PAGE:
Should clients sack their accountants?
Mark Lee interviews Robert Craven who kicked off a storm of comment when he suggested that companies should sack their accountants if they were not contributing to their business growth.
The AccountingWEB posting Is Robert Craven right when he says clients should sack their accountants? created a quite a stir. As luck would have it, I roomed with Robert during Netski 2011 so was able to get him to explain the thinking behind his remarks as quoted by Steve Pipe.
I first heard Robert speak when we were both on the programme at last year’s annual conference for CIMA members in practice. I was impressed by his commonsense approach. For those who don’t know him, Robert has been described by the Financial Times as “The Entrepreneurship Guru” - though that may enough to damn him in some people’s eyes before he’s said a word!
Steve Pipe quoted Robert’s comment that “If you are not delighted and ecstatically happy with your accountant, and you don’t think your accountant is helping you to get more customers, get more sales, get more profits, get more cash into your business then you should change accountant. It’s as simple as that.”
For many accountants this statement was a bit like a red rag to a bull.
In Craven’s view there is only one direction for successful companies - and that’s forward.
“It’s why start-ups often succeed at first – they are focused on their future, on their destination – and it’s also why so many companies stall after a few years, losing their momentum, and focusing on the past more than the future. (“Business was really good a few years ago”)
“That’s why all companies, especially owner-manager businesses, need help to maintain a forward direction and focus.
“So the question is this: How many accountants really help their clients grow their businesses?”
The answer to Craven’s question, of course, is that some do and some don’t. During Netski 2011 he told me about his struggle to find a decent accountant himself. He has formed the opinion that there are essentially two very different sorts of accountancy firm: accountant historians and accountant entrepreneurs:
Accountant Historians (AHs)
“As their name suggests, these people focus on the past, on analysing it and preserving it. But what do they then do with that information? Often, very little. When asked by clients what the figures might mean for the future, they don’t feel comfortable making predictions – and rightly so. In truth, they know very little about their clients’ businesses.”
Craven continued, “To be fair, that works for many companies – and many firms of accountants. It’s horses for courses, but the fact is that clients tend to hold AHs in comparatively low esteem. They want to minimise costs, so AHs get paid less. What’s worse, the AH service is commoditised – “anybody can do that” think the clients, so will go to a cheaper competitor. Not only do AH’s, therefore, earn less, their clients churn more rapidly, and they have to spend more time and money winning replacement clients.”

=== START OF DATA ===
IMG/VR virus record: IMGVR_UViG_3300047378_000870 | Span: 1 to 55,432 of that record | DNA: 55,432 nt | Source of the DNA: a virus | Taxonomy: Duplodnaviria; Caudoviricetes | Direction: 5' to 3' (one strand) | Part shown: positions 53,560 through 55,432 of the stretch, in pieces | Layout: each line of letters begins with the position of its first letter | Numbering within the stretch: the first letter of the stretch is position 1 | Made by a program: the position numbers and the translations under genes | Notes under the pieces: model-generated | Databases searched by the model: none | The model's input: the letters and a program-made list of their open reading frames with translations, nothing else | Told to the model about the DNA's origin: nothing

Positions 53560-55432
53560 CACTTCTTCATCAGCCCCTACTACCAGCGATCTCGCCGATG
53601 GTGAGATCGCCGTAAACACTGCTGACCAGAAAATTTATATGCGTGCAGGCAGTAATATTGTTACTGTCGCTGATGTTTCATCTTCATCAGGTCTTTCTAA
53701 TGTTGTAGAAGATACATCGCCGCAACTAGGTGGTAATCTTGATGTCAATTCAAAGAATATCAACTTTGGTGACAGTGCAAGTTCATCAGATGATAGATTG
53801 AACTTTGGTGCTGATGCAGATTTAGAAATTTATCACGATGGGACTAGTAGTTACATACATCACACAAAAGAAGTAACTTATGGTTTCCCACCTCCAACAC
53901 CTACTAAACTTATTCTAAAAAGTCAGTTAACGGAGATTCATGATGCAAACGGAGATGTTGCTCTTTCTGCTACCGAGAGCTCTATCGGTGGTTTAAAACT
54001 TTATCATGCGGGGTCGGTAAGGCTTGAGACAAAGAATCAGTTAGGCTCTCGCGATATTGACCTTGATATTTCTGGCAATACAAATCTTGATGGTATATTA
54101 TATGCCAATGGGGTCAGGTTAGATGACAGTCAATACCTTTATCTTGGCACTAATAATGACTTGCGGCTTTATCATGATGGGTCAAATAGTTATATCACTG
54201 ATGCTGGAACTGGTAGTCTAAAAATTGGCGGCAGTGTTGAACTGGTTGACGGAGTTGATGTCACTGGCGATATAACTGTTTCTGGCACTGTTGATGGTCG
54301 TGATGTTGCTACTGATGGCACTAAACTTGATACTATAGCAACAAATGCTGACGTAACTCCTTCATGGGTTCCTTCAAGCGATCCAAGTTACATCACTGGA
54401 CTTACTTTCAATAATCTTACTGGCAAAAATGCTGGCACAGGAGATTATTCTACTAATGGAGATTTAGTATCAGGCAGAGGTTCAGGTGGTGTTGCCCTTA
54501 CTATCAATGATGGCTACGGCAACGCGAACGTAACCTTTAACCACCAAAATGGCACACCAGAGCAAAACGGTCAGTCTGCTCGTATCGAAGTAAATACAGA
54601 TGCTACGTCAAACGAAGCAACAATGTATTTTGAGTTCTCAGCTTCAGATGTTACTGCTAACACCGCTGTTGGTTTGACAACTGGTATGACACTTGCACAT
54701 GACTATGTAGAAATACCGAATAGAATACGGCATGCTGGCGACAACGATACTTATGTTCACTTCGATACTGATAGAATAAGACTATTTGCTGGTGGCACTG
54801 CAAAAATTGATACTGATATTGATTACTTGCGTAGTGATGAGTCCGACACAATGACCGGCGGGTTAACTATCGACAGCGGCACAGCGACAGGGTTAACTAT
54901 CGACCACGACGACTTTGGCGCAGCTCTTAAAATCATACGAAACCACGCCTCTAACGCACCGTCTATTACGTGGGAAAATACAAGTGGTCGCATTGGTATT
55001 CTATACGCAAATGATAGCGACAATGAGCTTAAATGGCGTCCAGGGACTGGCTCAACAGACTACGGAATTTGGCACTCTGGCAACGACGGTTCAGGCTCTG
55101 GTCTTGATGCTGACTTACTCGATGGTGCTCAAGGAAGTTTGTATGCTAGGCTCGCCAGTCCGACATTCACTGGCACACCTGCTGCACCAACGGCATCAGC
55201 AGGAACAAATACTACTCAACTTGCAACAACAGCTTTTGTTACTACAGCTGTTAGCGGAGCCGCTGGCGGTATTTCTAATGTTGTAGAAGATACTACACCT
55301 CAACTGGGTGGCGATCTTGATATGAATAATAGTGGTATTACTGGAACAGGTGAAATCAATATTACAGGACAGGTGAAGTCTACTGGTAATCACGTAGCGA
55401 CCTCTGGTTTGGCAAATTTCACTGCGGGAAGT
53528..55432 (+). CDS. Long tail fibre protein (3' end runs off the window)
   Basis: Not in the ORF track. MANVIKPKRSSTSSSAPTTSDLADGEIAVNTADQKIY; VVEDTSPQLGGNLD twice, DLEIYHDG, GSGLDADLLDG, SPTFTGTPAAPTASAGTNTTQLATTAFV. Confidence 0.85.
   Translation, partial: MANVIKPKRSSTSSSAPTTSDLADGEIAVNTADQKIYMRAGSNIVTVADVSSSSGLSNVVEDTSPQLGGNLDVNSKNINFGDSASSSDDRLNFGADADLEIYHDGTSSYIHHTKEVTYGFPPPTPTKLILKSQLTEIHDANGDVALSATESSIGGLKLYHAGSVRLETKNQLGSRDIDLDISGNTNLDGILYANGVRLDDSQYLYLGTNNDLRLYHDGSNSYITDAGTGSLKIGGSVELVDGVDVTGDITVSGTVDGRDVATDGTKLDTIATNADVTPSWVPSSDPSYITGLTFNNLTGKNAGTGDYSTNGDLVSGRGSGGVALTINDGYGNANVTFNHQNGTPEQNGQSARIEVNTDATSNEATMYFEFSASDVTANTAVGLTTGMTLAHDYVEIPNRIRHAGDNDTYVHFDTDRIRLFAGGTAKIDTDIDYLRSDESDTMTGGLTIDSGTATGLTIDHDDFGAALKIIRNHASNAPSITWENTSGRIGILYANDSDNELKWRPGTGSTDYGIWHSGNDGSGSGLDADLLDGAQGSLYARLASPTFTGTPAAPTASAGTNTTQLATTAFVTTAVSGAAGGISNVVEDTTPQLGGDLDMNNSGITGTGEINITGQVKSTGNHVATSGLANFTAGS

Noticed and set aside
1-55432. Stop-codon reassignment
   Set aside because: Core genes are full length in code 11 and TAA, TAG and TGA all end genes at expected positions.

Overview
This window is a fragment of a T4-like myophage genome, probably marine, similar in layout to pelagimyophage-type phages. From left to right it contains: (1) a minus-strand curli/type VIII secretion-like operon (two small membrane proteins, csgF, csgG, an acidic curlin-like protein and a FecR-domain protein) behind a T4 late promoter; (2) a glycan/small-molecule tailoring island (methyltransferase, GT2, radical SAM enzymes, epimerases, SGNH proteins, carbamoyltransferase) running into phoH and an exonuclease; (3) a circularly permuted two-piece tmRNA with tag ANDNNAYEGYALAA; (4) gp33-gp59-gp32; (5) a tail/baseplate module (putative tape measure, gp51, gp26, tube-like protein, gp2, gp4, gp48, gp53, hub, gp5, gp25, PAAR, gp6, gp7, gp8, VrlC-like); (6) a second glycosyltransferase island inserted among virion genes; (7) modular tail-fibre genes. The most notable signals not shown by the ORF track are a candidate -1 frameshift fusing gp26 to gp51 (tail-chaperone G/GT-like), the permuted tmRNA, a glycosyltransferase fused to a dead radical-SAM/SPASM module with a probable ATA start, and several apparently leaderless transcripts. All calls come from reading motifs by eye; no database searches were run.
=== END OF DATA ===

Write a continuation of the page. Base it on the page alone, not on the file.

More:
I’m not sure that the churn is typically as bad as Robert suggests. If it were I think more accountants would embrace the advice that Steve Pipe and many other marketing professionals promote. But it is certainly wise to think in terms of the lifetime value of clients.
Craven agreed: “The ideal is long-staying, high-spending clients, and the nightmare is low-paying, short-staying clients.”
“Are a very different kettle of fish with very different attitudes towards the contribution they can make to their clients’ businesses. They do the basics as well as anybody else, but they know information is power, and use it to help their clients – and earn themselves higher revenues. They use their knowledge of many companies to provide a real world, really current perspective for clients. They know what has worked for other companies – and what hasn’t. They earn the respect – and the fees – accordingly.
“They earn more, and keep their clients longer, so the average lifetime value of their clients is considerably more than the AHs. They also get new business opportunities, and tend to be retained even when companies really take off.”
Given Craven’s focus on advising entrepreneurs I wasn’t surprised that this word figures in one of his two categories of accountants. And I could also anticipate the answer to my final question. Can an accountant historian ever hope to become an accountant entrepreneur?
“Absolutely. It is a matter of attitude, of a little training, some practice, and the enthusiasm born out of successful attempts to change the way you approach clients,” he replied.
And of course I agree. We can all change, if we want to and we receive the right training and support. The question, as I suggested above, is whether we want to change. If you were losing loads of corporate clients you would either look to secure that training and support or you’d get out of the profession. But how true is that - what would you do?